Barron’s, the nation’s leading business weekly, wrote this week that more value investors are turning their heads to Playboy.
"Sex sells; in the long run you'll make money at it," says analyst Dennis McAlpine of McAlpine Associates.
Mark Boyar of Boyar Asset Management and a long-time Playboy shareholder has been buying shares because they are trading well below the $22-a-share estimate the company is reportedly worth, Barron's said.
Shares of Chicago-based Playboy were trading Wednesday at $8.73 on the New York Stock Exchange.
"If you tell me I could buy Playboy for $275 million [the current market capitalization], I'd do it day and night," Boyar said.
With a strong brand, solid balance sheet and a time-honored strategy, the 50-year-old Playboy is seen as a winner on Wall Street despite disappointing second-quarter results, leaving the stock hovering above $8, more than 50 percent lower than at the start of the year.
Playboy reported a second-quarter net loss of $8.3 million, or 26 cents a share, worse than the 19-cent loss analysts expected and the year-earlier loss of $900.000, or four cents.
The entertainment unit, which includes the Playboy Channel, saw a 64 percent drop in operating income.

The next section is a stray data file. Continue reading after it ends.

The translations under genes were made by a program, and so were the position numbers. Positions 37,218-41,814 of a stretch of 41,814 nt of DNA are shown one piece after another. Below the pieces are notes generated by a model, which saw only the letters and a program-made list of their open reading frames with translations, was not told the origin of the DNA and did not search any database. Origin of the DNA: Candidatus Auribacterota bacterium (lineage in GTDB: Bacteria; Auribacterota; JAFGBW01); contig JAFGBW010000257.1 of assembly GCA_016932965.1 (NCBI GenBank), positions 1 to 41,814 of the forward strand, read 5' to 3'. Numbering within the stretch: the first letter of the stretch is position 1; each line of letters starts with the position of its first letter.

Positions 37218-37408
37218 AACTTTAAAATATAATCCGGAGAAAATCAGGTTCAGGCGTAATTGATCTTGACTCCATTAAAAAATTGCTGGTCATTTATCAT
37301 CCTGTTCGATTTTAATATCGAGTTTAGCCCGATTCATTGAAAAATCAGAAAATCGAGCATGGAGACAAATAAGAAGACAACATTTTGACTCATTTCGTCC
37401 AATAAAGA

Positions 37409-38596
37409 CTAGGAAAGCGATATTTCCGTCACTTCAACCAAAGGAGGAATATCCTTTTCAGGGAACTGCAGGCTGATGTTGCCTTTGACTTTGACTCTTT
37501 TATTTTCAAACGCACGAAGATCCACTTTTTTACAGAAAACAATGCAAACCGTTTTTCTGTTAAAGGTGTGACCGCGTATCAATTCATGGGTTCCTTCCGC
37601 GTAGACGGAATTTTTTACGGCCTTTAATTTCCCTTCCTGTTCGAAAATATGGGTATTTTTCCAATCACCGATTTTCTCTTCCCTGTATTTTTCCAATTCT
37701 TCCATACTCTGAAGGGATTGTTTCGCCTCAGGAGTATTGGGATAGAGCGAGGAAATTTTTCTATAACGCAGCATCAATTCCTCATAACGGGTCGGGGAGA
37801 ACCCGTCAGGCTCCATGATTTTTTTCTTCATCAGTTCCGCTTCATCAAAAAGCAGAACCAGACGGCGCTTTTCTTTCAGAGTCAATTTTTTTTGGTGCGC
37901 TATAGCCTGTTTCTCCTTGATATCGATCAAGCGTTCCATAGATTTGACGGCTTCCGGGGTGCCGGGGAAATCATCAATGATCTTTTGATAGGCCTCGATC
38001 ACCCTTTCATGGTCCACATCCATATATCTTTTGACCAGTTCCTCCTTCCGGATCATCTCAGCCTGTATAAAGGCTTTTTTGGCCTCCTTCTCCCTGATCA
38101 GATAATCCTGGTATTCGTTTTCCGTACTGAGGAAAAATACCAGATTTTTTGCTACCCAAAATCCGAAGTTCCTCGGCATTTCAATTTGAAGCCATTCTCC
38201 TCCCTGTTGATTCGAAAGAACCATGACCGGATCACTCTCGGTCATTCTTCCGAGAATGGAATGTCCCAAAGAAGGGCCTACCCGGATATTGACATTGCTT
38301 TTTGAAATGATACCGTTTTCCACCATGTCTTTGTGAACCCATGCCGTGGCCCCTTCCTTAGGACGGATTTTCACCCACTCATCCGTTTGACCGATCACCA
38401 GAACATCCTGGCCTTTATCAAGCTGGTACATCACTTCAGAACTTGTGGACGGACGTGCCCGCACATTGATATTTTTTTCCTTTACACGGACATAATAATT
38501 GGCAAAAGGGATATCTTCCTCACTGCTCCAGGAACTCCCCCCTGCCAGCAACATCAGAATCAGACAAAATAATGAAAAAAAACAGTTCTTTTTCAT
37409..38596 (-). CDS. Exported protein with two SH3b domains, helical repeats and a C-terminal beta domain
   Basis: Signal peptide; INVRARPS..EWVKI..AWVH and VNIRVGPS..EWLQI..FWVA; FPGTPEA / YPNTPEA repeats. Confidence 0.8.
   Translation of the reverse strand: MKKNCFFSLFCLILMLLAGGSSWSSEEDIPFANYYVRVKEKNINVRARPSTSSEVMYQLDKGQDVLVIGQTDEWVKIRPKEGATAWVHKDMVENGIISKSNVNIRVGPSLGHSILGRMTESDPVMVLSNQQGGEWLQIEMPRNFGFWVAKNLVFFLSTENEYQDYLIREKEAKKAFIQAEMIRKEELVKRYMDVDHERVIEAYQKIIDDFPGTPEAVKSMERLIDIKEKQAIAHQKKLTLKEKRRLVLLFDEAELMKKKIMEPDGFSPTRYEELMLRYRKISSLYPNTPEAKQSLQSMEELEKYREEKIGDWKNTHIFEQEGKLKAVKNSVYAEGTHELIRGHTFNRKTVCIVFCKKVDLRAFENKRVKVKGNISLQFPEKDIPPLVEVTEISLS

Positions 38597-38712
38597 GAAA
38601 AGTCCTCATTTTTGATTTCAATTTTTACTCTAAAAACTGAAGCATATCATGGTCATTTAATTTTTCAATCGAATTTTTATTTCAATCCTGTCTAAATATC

Even though the figures look dim, CEO Hugh Hefner has said the company will show a profit for the year.
McAlpine said that could be just a penny a share, but it would be a dramatic turnaround from 2003's loss of 31 cents a share.
Playboy has been getting mainstream attention this month due to an article on the founders of Google.
The article, which ran in the September issue, prompted the U.S. Securities and Exchange Commission to request additional information about the interview.
After its publication, Google said in a regulatory filing that its founders' involvement in the article may have violated U.S. securities rules governing its then-pending initial public offering.
In related news, Playboy on Wednesday posted to its website an unpublished portion from its interview with Google's founders.
In the excerpt, Google co-founder Larry Page talks about Google's management structure.
A Playboy spokeswoman said that the section was cut from the original piece due to space constraints and that no other significant portions of text were left out of the published article.